Eight Day

We got up at 8:00, had breakfast and headed toward Lucca. Getting out of Venice was very hectic....We have just learned how crazy it is to drive in Italy. It was quite impossible to drive on regular roads and get somewhere. The roads go through every little town, and are full of stop signs and traffic lights. Italians do not care much for traffic regulations. Red lights are merely a suggestion for them. However we took this day easy, and were wandering around in Tuscany. We knew we had to get to Lucca for our student hostel before 3 p.m.


We stopped in Ferrara, where we walked around and had lunch .

ferrara picture italy 


As we were cruising further toward Lucca, we accidentally drove by a Lamborghini factory in San't Agata

Factory Construction


This factory  has a company museum on the grounds, which houses many special cars including the last made of several models and several Formula 1 cars. We were very unlucky, because the museum were closed, and we could not find anyone to open it for us.

Late afternoon we arrived to Lucca.

On the left is the map of Lucca. The old city center is impossible to drive in. We made the mistake to try to do just that, and it took us about an hour to try to get out, and not to hit anybody. Today Allen's handicap sticker was really helpful, because parking in Lucca might be worse than driving.

Below is the picture of Lucca

(http://www.italy-accomodation.com/immagini/lucca.rex.gif(www.realitaly.com/ lucca/onceupon.html)

The first historical traces of Lucca can be dated back to the Palaeolithic period. Afterwards this area was inhabited by the Ligurians, the Etruscans and in the III century by the Romans. In 180 B.C. it became a Latin colony. This was a period of splendour for the town because of its strategic position: the most important roads of the time, such as the Cassia, the Aurelia and the Clodia, intersected just outside the town.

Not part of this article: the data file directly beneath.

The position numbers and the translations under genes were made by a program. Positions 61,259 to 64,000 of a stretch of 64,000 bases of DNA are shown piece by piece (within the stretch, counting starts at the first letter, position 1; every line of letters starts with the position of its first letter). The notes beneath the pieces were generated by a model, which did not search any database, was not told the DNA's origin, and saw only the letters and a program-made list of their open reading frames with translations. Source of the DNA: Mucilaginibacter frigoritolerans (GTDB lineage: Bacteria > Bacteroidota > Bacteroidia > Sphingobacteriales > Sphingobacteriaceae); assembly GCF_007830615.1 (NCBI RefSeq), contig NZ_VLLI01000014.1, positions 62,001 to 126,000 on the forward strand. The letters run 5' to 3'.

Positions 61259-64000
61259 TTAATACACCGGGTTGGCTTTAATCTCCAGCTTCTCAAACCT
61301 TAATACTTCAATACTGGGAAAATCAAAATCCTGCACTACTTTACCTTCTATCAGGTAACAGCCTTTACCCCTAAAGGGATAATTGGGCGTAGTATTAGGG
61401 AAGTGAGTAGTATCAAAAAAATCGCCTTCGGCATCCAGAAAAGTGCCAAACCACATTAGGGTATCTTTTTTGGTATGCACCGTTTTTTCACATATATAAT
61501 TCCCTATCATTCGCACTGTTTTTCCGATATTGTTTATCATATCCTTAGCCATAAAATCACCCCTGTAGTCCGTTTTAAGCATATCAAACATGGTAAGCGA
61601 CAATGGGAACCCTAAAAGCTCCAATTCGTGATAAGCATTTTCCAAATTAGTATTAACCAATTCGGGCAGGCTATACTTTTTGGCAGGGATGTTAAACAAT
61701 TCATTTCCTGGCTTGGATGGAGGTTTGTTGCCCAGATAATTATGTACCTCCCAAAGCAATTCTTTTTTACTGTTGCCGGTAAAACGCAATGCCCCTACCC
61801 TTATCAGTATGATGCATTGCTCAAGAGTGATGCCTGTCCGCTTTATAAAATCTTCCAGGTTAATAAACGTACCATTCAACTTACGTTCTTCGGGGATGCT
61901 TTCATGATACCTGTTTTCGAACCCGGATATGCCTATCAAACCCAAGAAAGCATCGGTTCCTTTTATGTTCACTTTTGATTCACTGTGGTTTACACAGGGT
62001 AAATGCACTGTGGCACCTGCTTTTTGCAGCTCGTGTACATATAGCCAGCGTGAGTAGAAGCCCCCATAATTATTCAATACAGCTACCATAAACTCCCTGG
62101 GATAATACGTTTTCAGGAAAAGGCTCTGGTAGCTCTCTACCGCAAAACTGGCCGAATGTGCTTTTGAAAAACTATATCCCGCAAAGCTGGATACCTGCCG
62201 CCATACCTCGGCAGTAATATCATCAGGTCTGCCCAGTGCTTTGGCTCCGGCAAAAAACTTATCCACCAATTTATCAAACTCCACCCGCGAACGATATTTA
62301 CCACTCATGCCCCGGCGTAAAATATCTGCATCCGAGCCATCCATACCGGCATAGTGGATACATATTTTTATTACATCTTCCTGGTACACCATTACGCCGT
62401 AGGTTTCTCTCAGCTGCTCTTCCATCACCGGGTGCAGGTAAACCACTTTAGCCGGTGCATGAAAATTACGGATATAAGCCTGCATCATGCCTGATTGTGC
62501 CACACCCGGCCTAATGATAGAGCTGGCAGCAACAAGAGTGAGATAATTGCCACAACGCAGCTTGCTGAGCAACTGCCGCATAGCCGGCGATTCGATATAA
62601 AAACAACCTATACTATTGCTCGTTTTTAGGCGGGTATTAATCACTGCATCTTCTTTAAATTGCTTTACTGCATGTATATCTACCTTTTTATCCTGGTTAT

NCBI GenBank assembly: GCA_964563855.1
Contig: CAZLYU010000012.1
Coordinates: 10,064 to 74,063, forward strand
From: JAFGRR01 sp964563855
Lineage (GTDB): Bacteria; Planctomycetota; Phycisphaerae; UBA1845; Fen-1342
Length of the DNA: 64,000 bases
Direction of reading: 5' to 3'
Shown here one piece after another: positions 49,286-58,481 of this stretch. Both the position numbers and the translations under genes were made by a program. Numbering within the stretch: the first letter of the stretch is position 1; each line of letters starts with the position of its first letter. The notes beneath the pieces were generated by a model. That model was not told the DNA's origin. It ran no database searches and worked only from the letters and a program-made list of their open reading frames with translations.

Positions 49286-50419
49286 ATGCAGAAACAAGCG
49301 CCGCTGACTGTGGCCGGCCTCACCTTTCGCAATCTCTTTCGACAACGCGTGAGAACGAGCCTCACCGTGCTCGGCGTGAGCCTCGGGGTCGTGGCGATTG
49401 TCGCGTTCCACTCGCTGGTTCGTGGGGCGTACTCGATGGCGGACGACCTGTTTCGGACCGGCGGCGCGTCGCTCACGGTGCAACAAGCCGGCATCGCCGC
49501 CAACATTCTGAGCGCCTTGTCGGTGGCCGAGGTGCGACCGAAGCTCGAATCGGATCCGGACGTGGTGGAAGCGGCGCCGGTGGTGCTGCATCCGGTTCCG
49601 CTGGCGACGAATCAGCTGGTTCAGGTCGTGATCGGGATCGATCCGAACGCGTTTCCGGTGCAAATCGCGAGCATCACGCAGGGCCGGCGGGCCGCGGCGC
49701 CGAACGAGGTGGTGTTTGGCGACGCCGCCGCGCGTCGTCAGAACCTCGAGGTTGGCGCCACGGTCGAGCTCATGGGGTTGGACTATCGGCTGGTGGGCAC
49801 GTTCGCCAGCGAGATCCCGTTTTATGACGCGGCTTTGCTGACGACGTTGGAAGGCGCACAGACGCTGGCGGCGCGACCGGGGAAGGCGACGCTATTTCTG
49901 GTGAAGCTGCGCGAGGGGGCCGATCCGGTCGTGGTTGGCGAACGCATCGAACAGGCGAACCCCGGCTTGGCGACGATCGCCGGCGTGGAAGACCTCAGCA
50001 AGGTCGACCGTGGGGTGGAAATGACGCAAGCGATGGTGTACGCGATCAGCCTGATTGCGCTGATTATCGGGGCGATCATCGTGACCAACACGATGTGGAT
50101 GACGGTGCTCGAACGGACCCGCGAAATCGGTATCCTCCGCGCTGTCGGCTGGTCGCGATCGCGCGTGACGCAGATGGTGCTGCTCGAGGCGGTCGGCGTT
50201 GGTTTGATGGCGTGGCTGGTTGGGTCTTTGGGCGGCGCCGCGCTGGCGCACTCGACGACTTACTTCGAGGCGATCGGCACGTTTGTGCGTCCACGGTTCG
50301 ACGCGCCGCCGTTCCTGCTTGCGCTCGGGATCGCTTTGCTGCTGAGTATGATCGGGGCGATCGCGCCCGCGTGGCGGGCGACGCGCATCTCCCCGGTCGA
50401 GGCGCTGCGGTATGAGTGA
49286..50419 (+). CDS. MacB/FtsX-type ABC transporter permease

The geometrical layout of the town and the Roman Forum can be dated back to this period.
During the barbaric domination Lucca was the capital of the Longobard reign until the IX century.
It became a free Comune in 1162 and in the following centuries it knew a new period of riches and splendour thanks to  its banking and manufacturing activities and its trades with the rest of Europe and the East. A lot of beautiful and luxury buildings and towers are still today a sign of the prosperity the town enjoyed in that period.
In the first half of the XV century Lucca was ruled by Paolo Guinigi who improved its art and architecture: he had some important works made,  such as Palazzo Guinigi and the wonderful sarcophagus of his wife, Ilaria del Carretto, which was made by Jacopo della Quercia.
In the XV and XVI centuries the town fought to maintain its indipendence from the nearby powerful Firenze, so new and stronger town walls were erected. The town changed its urban shape completely, as some old buildings and towers were replaced by new stately mansions with towers along the most important streets of the town.
In 1799 Lucca underwent the Napoleon rule which lasted for 12 years. The town was ruled by Napoleon’s sister Elisa, wife of Felice Baciocchi. They lived in the Palazzo Pubblico in front of which a large square was opened: Piazza Napoleone.
After the Congress of Vienna in 1814, Lucca began to be ruled by Parma.
In this period the architect Lorenzo Nottolini planned the squares and the quarters of the town and created the picturesque promenade along the town walls.
When in 1847 Lucca became part of the Grand Duchy of Toscana, a period of decay started for the town and ended only with the annexation to the Reign of Italy. (www.realitaly.com/ lucca/onceupon.html)

We had dinner at this restaurant. Had a very pleasant time, we even listened for some music played by the girl in the picture above. She had a sweet voice, and was singing well known Italian songs.

After dinner we went to the famous city walls and actually walked on top of one of them.

(www.uwgb.edu/galta/ 333/Tuscany/page_04.htm)